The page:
In a pivotal moment for Nigerian democracy, the Presidential Election Petitions Court (PEPC) in Abuja is on the brink of delivering its verdict on the contested 2023 presidential election. The election marked a significant milestone as four formidable candidates vied for the presidency, with President Bola Tinubu of the ruling All Progressives Congress (APC) facing stiff competition from opposition candidates, former Vice President Atiku Abubakar of the Peoples Democratic Party (PDP) and former Anambra State Governor Peter Obi of the Labour Party.
For the first time since the country’s return to democracy in 1999, a quartet of contenders emerged, with a closely contested poll on February 25, 2023. The outcome of this legal battle will not only determine the presidency but also address a critical constitutional question regarding the status of the Federal Capital Territory (FCT), Abuja, and its classification under Section 299 of the 1999 Constitution.
As the PEPC prepares to render its decision, the spotlight is on the arguments presented by the petitioners and respondents. Atiku and Obi’s central claim revolves around alleged irregularities and non-compliance with electoral laws by President Tinubu and the Independent National Electoral Commission (INEC). They contend that these issues cast doubt on the legitimacy of Tinubu’s victory and call for a re-run or a fresh election excluding Tinubu.
Atiku’s plea, particularly centered on securing victory in 21 states, has raised eyebrows. While INEC officially declared Tinubu as the winner, Atiku’s legal team asserts that he actually won in 21 states based on their interpretation of election returns. However, the core contention remains Tinubu’s purported failure to meet the requirement of securing 25% of the votes in the FCT and 24 out of the 36 states.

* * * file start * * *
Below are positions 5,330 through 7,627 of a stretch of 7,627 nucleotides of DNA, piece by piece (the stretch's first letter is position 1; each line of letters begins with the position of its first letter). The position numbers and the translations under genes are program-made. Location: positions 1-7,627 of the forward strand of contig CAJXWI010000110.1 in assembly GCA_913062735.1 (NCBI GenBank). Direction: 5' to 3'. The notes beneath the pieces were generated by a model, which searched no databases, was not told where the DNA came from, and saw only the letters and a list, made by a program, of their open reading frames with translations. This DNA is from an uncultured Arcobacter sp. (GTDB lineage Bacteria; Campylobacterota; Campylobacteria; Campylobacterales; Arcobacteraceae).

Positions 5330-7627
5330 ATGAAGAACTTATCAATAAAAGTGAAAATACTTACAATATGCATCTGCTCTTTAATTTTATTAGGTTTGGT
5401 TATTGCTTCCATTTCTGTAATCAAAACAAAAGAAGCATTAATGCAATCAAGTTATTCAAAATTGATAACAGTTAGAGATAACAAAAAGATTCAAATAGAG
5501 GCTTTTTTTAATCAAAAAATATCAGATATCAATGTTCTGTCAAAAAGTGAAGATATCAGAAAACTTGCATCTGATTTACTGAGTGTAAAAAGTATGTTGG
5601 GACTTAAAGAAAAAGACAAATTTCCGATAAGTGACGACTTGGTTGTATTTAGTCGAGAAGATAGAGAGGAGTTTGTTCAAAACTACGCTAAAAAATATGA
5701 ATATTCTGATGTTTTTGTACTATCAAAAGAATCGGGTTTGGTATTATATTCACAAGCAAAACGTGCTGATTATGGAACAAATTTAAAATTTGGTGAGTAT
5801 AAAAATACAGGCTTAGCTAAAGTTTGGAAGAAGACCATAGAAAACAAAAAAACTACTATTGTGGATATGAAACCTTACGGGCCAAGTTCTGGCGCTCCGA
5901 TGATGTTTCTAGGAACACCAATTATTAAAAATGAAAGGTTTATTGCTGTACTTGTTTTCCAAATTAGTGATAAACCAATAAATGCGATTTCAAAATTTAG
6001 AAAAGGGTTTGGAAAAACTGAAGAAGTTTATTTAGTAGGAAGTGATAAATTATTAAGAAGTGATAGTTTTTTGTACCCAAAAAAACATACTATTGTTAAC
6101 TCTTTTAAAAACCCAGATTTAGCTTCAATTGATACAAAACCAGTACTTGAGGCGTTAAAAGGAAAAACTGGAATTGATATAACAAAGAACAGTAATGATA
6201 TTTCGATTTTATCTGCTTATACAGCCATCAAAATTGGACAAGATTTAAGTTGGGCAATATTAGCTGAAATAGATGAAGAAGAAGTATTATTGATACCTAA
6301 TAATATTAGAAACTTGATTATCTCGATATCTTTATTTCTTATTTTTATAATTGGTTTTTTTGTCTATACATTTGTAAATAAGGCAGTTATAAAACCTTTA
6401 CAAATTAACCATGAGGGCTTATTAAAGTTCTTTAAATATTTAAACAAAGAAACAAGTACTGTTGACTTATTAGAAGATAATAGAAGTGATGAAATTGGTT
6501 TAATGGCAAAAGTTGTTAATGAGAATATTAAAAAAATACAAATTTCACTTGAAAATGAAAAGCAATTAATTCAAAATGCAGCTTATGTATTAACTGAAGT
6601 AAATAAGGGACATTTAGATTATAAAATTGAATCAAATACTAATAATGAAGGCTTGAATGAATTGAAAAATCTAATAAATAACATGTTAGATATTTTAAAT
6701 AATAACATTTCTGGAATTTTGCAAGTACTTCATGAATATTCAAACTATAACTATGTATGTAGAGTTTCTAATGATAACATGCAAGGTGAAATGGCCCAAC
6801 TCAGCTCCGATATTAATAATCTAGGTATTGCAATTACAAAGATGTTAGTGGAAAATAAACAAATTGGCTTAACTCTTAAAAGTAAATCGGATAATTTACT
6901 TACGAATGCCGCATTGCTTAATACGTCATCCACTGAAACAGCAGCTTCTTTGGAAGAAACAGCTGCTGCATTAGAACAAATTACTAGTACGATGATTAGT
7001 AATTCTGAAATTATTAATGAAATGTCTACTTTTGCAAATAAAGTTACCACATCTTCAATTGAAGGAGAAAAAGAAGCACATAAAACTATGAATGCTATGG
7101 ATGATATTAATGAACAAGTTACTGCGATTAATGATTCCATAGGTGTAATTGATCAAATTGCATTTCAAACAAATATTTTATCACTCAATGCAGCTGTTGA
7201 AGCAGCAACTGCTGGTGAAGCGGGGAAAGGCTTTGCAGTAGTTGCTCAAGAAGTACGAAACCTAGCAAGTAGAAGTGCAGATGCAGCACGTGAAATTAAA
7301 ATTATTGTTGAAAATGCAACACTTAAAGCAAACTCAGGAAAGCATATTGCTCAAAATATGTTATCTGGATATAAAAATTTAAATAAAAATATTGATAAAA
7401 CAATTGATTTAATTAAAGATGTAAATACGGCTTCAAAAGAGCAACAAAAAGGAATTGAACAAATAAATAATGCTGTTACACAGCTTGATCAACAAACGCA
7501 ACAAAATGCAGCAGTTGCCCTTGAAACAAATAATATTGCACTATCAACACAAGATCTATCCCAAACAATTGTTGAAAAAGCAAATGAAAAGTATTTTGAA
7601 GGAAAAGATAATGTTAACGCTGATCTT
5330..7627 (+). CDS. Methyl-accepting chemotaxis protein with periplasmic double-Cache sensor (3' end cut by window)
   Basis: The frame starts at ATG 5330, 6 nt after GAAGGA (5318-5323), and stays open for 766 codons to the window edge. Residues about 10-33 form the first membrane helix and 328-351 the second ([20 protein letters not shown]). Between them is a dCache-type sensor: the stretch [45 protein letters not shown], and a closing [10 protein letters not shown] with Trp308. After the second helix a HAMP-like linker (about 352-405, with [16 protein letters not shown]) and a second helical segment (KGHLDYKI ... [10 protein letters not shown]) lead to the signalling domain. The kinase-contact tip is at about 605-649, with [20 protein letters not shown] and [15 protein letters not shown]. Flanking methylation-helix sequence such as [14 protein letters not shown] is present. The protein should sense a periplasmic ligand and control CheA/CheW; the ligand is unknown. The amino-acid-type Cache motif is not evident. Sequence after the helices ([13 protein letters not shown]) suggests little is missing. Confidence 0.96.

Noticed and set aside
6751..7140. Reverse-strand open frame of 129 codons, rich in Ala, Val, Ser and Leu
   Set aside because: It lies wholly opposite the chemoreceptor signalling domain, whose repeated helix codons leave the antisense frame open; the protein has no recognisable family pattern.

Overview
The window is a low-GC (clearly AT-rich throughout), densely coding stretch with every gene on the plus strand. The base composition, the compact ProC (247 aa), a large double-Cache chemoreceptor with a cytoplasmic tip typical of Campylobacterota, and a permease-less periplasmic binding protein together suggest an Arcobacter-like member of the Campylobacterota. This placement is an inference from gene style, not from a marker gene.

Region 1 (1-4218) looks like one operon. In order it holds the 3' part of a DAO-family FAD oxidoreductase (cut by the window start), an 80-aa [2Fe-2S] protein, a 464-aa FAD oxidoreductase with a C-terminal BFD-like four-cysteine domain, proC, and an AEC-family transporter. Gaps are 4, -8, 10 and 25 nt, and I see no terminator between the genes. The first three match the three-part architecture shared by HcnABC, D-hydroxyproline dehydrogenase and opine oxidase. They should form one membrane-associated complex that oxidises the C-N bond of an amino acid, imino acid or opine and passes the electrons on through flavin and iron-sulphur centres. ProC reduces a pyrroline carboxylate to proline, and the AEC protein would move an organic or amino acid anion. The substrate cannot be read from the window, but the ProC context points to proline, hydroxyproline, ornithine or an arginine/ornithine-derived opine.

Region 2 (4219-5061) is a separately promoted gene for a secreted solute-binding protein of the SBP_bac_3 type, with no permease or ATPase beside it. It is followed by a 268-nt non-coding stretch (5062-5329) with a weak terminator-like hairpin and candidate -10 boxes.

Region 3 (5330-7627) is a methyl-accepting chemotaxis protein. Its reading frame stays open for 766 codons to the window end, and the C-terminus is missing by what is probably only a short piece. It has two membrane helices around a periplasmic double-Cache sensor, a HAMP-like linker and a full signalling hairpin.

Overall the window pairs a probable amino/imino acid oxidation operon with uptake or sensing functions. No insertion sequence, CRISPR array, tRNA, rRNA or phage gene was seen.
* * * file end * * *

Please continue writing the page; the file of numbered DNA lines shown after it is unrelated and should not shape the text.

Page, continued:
The imminent judgment has fueled anticipation and anxiety, especially among the petitioners, as the decision holds the potential to reshape the political landscape. The court’s verdict on the FCT’s significance in determining electoral outcomes and its stance on allegations of irregularities could have far-reaching consequences.
Whether the PEPC’s decision aligns with Atiku and Obi’s calls for a fresh election or the respondents’ defense that the petitions lack merit, the aftermath is bound to be eventful. In the event of dissatisfaction with the outcome, further legal avenues exist, including the possibility of appeals to the Supreme Court.
In the coming days, Nigerians and the international community will be closely watching as the PEPC prepares to make its historic pronouncement, ushering in a period of heightened tension, speculation, and uncertainty in the Nigerian political sphere.
Mr Ezomon, Journalist and Media Consultant, writes from Lagos, Nigeria .